TALLINN - The Estonian government has come to an agreement on a package of budget cuts that will slash spending this year by 8 billion kroons (511 million euros).
As The Baltic Times went to press on Feb. 18, the Finance Ministry was slated to submit the government's proposed bill to lawmakers for review. About 10 legal amendments will also have to be adopted in order for the budget cuts to pass.
The Finance Ministry said on Feb. 13 that all of the country's ministries had already submitted new draft budget proposals outlining cuts in each sphere of governance so that the institution could continue work on the bill.
The proposed budget cuts come amid fresh estimates from the Bank of Estonia predicting a worse than expected decline this year.
In a Feb. 13 report, Estonia's national statistics agency said that the country saw a 9.4 percent drop in GDP year-on-year in the last quarter of 2008, the largest drop in at least 14 years. The agency said the decline was the largest since record keeping using the current harmonized system began in 1995.
Compared to the third quarter, the seasonally and working-day adjusted GDP decreased by 4.2 percent in the final quarter of last year, a flash estimate by the statistics office shows. Statistics Estonia will publish the final fourth-quarter GDP figure on March 11.
The statistics prompted the Bank of Estonia to say that the economy may shrink even more than the 5.5 percent estimate given earlier this month.
The Central Bank also said the economy would begin its recovery next year.
"By current estimates, the first signs of economic recovery can be expected in 2010," Bank of Estonia representatives were reported as saying by the Baltic News Service.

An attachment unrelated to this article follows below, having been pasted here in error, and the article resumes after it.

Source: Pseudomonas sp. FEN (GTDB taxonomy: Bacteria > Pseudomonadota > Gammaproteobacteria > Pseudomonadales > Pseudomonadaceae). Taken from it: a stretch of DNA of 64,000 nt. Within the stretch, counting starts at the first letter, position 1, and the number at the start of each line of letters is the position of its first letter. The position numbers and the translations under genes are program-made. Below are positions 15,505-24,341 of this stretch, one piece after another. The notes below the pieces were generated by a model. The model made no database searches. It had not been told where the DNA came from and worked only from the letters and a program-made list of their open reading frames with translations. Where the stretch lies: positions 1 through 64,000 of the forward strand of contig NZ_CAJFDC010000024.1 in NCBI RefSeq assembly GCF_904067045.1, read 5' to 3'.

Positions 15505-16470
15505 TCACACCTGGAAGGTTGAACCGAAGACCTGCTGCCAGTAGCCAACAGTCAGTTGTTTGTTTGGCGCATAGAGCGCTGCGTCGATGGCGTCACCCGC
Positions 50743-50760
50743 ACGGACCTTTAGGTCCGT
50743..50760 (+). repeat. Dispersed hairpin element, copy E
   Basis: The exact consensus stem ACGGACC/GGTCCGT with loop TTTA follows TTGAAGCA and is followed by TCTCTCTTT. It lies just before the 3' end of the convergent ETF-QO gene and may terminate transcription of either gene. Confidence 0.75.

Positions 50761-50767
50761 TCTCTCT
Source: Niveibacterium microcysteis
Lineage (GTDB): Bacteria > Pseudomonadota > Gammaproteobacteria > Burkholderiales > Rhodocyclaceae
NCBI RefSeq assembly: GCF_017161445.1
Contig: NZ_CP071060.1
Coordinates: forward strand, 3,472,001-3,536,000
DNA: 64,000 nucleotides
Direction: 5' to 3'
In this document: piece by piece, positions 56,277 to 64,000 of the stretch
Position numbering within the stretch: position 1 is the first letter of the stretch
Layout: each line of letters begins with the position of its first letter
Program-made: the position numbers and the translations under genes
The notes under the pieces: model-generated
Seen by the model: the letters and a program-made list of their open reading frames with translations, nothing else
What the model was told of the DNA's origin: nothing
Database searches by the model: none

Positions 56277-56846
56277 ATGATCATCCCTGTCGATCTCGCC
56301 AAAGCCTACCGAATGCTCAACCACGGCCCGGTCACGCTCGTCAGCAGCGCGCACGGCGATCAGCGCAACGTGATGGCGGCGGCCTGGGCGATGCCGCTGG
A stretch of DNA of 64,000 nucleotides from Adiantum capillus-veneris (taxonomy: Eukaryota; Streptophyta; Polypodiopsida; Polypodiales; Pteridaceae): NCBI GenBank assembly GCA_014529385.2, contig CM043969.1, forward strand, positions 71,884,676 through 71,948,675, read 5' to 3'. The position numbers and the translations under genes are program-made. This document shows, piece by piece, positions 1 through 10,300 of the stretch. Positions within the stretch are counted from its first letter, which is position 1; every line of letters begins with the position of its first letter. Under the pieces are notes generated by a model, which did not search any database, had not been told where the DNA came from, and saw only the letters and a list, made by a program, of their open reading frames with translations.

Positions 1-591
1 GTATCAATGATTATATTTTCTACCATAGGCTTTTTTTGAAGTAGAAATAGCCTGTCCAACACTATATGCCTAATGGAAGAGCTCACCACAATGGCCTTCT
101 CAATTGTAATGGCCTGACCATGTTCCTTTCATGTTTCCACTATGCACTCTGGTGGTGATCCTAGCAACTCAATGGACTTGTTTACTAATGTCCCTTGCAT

In another bid to reduce spending, the Estonian Justice Ministry has drafted amendments providing the legal basis for lowering salaries at government financed institutions by 7 percent from March 1 this year.
An explanatory letter that reportedly accompanied the bill said that the cuts would be based on the wages employees received as of Jan. 31 in an effort to block institutions from doling out pay hikes ahead of the reform.
The bill also calls for the addition of a provision into the new labor contracts law slated to come into effect in July that would allow private businesses to unilaterally change the terms of labor contracts by cutting up to 7 percent off the wages of employees.
THE CHOPPING BLOCK
The Cabinet has thrown its own fate in with that of the proposed cuts, as voting on the bill will be linked to a no-confidence vote in the government.
The parliament is expected to debate the bills in its Feb. 20 sitting.
"[It will] happen next Friday, Feb. 20, in Riigikogu [parliament]. The budget cuts will most probably be presented with a confidence vote," Silver Pukk, the Reform Party's head of public relations, told TBT earlier.
The spokesman also said that he was sure the proposed cuts would pass and the government would survive the vote.
"The Reform Party supports this idea. The bill would be passed, we are more than sure, because there is political consensus on the coalition side for it," Pukk said.
Similarly, Reform Party MP Igor Grazin told TBT that the budget amendments benefit to free market capitalism will give the bill the support it needs.
"Have you seen a truly confident politician? Neither have I. But the package is reasonable and the best possible one, I think. Estonia is among the leading economies in the area and has a stable and sound economic foundation. Everything that works toward the market economy, or capitalism as it had been meant [to be], has a very good chance to get popular support," he said.